Everything is finally resolved by Act Five, although aftershocks can still be felt.
This final act sums up the episode while the “A story” dissolves little by little to allow the B and C stories final thoughts, leaving us wondering what will happen next for the SRU.

Three things must be noted about any given Flashpoint episode:

– A “Case of the Week”, symbolized by the teaser scene.
As you saw in the 3 breakdowns, I always named my “A story” thanks to the events that transpired in the teaser.
In the case of Episode 1×09, for the sake of clarity, I broke the A story into an A and a B story (“A” being everything around the teaser scene – pre-assault, “B” everything happening during the assault).
Although SRU’s POV of the event (normally the B story) was always named the “Ab story”.

– Also happening each episode is a focus on one (or two) SRU characters: the “SRU Character of the Week”.
Usually a background storyline (C/D story) that still permeates through the global SRU storyline (Ab/B story). Whether by dialogue or action.
The pilot episode, while still having to present to us the SRU, dealt mainly with Ed’s personal life. On the scene, he was the one who had to shoot the gunman.
Episode 1×08 also was centered around Ed, dealing with the repercussions (both legal and psychological) of his actions during the pilot episode. He was also taken hostage by the felon.
Episode 1×09 was all about Jules and Greg, both having personal problems. In the house, Jules had to talk down Penny, with the help of Greg.

– And last but not least, we have in almost every FP episode a musical montage.
This occurs during the last 4 to 6 scenes of the episode (Act Five) and is not specifically written in the script (at least it wasn’t on the pilot script). The last scenes should be therefore very brief (about a paragraph) with no dialogue, and more visually thematic.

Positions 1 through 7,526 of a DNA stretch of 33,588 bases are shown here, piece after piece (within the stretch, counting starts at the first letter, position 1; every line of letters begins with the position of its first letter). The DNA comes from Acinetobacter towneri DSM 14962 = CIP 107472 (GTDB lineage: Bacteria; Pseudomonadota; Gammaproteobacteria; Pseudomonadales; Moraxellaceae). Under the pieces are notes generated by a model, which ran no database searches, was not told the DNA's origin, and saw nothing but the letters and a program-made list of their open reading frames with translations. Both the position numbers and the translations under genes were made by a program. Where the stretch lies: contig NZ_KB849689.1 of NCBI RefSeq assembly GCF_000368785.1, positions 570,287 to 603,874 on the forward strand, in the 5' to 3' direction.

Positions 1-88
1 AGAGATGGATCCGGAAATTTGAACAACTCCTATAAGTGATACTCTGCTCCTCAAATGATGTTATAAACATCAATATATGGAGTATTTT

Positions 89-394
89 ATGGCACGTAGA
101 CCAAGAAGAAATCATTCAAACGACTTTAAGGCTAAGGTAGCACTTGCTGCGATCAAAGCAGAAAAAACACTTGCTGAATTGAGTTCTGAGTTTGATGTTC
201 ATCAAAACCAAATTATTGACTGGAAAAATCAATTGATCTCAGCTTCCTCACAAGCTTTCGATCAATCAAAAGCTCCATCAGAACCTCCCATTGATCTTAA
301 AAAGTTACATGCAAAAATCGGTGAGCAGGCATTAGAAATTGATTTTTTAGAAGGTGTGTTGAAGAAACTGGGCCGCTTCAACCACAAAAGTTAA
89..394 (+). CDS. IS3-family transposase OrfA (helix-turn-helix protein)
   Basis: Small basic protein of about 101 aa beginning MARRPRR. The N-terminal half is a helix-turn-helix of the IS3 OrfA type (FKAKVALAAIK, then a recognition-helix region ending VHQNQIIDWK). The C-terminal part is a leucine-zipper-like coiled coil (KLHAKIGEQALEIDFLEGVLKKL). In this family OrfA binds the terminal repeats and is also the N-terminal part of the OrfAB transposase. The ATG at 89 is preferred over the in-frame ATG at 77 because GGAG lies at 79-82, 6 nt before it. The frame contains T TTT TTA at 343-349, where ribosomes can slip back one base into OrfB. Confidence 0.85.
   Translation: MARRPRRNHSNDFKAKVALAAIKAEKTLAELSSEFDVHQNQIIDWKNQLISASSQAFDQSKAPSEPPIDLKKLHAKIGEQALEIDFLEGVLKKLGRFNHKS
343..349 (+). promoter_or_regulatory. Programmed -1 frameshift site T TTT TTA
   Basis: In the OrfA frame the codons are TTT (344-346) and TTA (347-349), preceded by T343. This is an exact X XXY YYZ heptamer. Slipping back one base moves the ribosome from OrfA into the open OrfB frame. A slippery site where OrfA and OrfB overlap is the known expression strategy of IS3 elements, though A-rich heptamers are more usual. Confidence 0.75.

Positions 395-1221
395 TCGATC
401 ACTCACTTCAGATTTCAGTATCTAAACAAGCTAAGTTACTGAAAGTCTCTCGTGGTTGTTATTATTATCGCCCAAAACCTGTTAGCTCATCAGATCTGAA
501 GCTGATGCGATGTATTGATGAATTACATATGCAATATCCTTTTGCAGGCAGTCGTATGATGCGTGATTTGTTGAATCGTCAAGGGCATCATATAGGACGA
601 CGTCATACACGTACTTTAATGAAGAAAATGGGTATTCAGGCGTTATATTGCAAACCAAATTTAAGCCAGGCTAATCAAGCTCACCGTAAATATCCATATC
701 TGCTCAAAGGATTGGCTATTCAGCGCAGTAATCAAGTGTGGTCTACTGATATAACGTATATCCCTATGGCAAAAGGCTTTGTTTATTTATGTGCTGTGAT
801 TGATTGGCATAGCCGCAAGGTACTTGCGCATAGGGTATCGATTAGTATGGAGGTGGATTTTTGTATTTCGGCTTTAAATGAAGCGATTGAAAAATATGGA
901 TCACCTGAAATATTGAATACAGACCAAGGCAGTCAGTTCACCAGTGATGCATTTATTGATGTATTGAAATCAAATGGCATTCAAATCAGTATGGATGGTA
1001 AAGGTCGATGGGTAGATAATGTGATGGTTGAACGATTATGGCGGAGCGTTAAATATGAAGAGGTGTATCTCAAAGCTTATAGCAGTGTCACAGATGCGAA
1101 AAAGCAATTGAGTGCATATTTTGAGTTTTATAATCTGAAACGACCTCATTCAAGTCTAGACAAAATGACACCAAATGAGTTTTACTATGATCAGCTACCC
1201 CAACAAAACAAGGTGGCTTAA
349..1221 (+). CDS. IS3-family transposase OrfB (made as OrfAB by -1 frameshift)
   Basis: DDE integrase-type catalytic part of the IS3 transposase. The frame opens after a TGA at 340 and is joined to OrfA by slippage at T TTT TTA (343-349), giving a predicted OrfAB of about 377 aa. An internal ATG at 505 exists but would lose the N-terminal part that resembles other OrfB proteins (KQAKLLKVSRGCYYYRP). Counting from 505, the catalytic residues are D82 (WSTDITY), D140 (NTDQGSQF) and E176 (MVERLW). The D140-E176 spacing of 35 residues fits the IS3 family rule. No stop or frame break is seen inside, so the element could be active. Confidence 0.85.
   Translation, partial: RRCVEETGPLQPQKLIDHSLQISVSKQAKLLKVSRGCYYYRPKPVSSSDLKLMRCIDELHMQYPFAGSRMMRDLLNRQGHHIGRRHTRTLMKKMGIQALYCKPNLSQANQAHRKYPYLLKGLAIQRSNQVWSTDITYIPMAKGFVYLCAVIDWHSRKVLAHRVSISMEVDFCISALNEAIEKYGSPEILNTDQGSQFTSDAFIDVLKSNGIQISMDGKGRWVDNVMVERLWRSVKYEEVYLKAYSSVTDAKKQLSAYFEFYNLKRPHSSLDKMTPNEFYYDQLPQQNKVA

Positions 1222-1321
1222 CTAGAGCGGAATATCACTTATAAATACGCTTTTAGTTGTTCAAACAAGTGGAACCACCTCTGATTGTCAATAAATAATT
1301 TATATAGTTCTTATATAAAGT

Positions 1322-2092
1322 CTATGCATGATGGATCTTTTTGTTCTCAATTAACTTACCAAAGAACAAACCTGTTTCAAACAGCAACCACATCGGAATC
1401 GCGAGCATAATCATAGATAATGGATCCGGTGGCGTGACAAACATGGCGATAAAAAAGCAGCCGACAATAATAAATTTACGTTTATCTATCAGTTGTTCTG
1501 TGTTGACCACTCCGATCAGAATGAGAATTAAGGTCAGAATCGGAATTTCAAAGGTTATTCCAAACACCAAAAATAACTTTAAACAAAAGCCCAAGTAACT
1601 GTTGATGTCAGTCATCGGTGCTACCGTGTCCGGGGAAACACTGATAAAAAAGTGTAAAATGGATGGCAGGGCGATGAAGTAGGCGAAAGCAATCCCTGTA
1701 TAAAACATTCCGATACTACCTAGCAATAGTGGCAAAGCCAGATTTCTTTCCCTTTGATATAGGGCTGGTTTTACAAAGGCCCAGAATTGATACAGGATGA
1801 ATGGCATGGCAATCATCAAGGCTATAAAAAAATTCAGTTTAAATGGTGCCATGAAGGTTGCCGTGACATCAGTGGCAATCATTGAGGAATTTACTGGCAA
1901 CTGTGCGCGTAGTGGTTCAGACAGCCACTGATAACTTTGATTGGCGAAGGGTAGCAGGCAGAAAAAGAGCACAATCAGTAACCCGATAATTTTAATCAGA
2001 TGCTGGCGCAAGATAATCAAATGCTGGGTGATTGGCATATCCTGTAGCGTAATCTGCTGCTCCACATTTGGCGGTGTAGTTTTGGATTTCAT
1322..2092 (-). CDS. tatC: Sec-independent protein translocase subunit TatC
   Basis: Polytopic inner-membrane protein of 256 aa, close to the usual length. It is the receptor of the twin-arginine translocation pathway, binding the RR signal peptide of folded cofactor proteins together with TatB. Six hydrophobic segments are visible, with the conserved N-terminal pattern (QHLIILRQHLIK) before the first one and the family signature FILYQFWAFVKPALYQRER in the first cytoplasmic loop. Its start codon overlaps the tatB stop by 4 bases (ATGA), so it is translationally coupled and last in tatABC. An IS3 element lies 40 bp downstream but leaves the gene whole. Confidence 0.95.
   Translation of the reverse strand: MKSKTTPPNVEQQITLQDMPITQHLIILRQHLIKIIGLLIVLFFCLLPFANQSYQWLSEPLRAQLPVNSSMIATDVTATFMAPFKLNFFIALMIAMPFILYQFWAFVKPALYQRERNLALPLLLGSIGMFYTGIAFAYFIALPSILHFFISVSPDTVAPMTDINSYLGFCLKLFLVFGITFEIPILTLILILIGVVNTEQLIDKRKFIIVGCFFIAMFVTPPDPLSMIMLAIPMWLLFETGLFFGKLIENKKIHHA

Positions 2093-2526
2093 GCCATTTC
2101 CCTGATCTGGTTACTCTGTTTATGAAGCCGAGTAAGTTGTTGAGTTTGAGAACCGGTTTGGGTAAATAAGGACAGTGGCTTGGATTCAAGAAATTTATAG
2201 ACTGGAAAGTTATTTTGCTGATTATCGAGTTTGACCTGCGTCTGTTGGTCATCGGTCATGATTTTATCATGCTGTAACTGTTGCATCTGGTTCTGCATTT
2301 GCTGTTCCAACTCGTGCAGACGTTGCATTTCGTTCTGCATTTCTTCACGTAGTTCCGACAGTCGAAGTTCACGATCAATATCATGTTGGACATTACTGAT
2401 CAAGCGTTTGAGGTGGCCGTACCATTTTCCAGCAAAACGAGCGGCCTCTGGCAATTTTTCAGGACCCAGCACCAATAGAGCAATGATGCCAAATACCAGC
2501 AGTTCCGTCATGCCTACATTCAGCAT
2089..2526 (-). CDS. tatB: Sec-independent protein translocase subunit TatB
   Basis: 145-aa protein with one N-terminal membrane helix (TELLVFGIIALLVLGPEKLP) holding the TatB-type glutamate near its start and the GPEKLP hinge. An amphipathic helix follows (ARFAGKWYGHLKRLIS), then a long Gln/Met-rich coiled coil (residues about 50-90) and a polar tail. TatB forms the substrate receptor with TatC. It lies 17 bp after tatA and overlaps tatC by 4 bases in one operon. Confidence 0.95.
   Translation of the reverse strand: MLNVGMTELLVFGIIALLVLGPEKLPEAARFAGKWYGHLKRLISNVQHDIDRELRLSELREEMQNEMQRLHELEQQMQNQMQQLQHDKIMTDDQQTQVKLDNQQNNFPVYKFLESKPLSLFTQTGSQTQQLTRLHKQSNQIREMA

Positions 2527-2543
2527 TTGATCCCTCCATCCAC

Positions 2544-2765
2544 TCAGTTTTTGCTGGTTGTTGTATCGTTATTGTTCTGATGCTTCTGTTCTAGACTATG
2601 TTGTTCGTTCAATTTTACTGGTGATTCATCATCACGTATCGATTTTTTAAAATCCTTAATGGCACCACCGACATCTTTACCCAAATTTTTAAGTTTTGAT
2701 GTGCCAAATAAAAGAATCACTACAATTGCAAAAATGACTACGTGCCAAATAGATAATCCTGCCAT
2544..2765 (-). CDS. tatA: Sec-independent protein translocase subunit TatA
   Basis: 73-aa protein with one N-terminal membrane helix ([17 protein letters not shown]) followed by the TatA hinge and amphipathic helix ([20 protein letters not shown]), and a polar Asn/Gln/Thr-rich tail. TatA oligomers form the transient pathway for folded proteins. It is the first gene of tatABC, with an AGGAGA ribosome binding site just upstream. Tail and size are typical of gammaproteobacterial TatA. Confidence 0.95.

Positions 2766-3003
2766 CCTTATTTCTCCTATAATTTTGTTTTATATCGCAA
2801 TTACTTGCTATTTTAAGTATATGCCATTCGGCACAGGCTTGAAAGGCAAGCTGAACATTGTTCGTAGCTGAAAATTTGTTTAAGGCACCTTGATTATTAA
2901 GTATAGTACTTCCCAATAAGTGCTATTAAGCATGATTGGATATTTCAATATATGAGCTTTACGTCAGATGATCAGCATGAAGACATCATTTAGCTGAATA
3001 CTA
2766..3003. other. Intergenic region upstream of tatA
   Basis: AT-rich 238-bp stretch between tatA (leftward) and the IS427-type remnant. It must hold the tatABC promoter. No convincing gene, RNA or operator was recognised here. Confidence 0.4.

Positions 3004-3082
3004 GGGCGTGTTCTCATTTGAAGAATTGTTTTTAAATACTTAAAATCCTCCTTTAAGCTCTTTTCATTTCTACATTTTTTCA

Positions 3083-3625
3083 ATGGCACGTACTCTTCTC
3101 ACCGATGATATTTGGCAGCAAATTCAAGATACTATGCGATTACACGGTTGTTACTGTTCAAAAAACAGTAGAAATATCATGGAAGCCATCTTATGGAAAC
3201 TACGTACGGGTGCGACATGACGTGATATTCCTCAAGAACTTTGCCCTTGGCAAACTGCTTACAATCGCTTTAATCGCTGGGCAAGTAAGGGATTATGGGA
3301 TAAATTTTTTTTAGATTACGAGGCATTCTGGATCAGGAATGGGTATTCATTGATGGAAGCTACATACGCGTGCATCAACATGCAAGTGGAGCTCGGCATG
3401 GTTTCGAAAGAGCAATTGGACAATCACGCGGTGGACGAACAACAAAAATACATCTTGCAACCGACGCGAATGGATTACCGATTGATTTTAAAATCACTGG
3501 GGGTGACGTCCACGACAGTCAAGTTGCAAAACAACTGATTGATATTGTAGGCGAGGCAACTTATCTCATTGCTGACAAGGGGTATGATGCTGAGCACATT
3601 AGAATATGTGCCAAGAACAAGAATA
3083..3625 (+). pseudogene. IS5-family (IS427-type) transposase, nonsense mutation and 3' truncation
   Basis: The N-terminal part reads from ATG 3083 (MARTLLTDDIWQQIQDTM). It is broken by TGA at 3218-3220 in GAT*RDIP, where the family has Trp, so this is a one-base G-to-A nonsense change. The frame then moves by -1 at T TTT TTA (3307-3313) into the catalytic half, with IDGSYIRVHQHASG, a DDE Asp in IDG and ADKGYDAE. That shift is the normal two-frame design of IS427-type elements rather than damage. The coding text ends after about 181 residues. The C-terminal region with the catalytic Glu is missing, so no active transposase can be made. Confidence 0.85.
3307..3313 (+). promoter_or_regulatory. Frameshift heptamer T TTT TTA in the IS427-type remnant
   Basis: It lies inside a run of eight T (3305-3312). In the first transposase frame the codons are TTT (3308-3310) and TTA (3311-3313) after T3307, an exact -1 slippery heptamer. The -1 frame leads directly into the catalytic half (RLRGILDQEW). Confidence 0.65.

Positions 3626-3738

For instance the final scene of 1×08 is the felon putting a candle on his lover’s grave: the circle is complete.

Even in Episode 1×09, where there is dialogue and not a clear musical montage, you can hear in the background the main song (“Twinkle, Twinkle, Little Star”) of the episode — linked to the character on screen (Penny).

A list of the songs played during each FP episode is available here.


  • The Teaser is always the key scene of the episode, symbolizing the “Case of the Week”. Mostly the stand-off between antagonist and SRU. Although its purpose can sometimes be to mislead the viewer. Let’s not forget also that the teaser is what will capture your reader’s attention.
  • Act One is a set-up and delves into the antagonist’s past, leading to the situation.
  • Act Two usually ends with the teaser scene.
  • Acts Three and Four resolve the teaser scene and the stand-off/situation.
  • Act Five sums up the episode, closing the “case of the week”, with still hints at future problems (for the SRU team-members), including a musical montage with the last 4-6 scenes of the episode (this montage is not per se written in the script but the last scenes have rarely dialogue and are short).
  • Throughout Acts One and Five can we see scenes focused specifically on one or two particular SRU character(s). All part of a global season-arc for that character. This focus must also be seen in the rest of the episode, whether through dialogue, wiewpoint, or action. Let him/her deal with having to shoot a human being, or talking down a crazy gunman from killing people.

Join us next time, where we will explore in more depth the various SRU characters.

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  1. tramp394

    Excellent show, with movie quality cinematography and also with great storyline & great characters. Overall its a fantastic show.